“Yes, it’s innocent and good. It fills the heart.”
“You said the same about Eraserhead.”
“Don’t mention that obscenity,” Kinderman growled. “Atkins calls it Long Day’s Journey into Goat.”
— William Peter Blatty, Legion
David Lynch’s Eraserhead announced the arrival of a quintessentially American surrealist, a guy who could cheerfully and without irony attend a neighbor’s backyard barbecue and then get profoundly upsetting ideas out of it. As Lynch became better known in later years, and more people encountered his genuinely gee-whiz personality, Eraserhead became somewhat easier to read — though Lynch typically wasn’t any help when it came to unlocking the film’s thematic and imagistic mysteries. It was easy to assume that Lynch was merely a downtown hipster making fun of wholesome Americans — Roger Ebert based half his Blue Velvet pan on his offended interpretation of Lynch “prancing on with a top hat and cane, whistling that it was all in fun.” But Lynch is one of the great appreciators in movies; some of his villains may be mean-spirited, but he never is.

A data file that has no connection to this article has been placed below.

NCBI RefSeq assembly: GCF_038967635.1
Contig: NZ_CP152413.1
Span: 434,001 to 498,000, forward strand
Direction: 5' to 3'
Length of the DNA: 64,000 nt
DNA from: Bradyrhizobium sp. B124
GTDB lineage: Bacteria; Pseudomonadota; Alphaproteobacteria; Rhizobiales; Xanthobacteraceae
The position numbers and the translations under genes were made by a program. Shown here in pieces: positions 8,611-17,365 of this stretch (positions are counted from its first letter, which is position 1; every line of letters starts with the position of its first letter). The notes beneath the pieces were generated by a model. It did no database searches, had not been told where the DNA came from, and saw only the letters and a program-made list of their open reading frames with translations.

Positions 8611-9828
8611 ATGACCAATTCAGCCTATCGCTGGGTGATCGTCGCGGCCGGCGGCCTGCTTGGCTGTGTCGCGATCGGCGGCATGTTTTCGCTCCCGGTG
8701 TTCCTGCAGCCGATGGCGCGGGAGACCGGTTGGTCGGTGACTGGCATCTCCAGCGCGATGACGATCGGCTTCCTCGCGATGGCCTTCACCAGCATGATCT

So in Eraserhead, when Henry (Jack Nance) goes to see his estranged girlfriend Mary X (Charlotte Stewart) and wades into the most excruciatingly awkward family dinner since Tobe Hooper’s The Texas Chainsaw Massacre, the humor derives not from goofing on Mary’s oddball parents but from Henry’s blocked, terrified reactions to them. Fairly quickly, we imagine that this is how Henry sees the parents — menacing, weird, broken in a variety of ways. (There’s another Chainsaw parallel in the wizened grandmother in the kitchen, literally manipulated by Mary’s mother to toss the salad, much like the Chainsaw clan trying to help Grandpa “kill the bitch.” I don’t know if Lynch ever saw Chainsaw before or during the making of Eraserhead, but it wouldn’t surprise me.) The entirety of Eraserhead can be seen as a man’s highly subjective, anxiety-ridden (and resentful) response to becoming an unwilling husband and father — Henry has been invited to the X household to be told that “there’s a baby — it’s at the hospital — and you’re the father.” “They’re not even sure it is a baby,” sobs the constantly sobbing Mary, who “hasn’t been around much” because she’s presumably been busy carrying and delivering the not-sure-it-is-a-baby.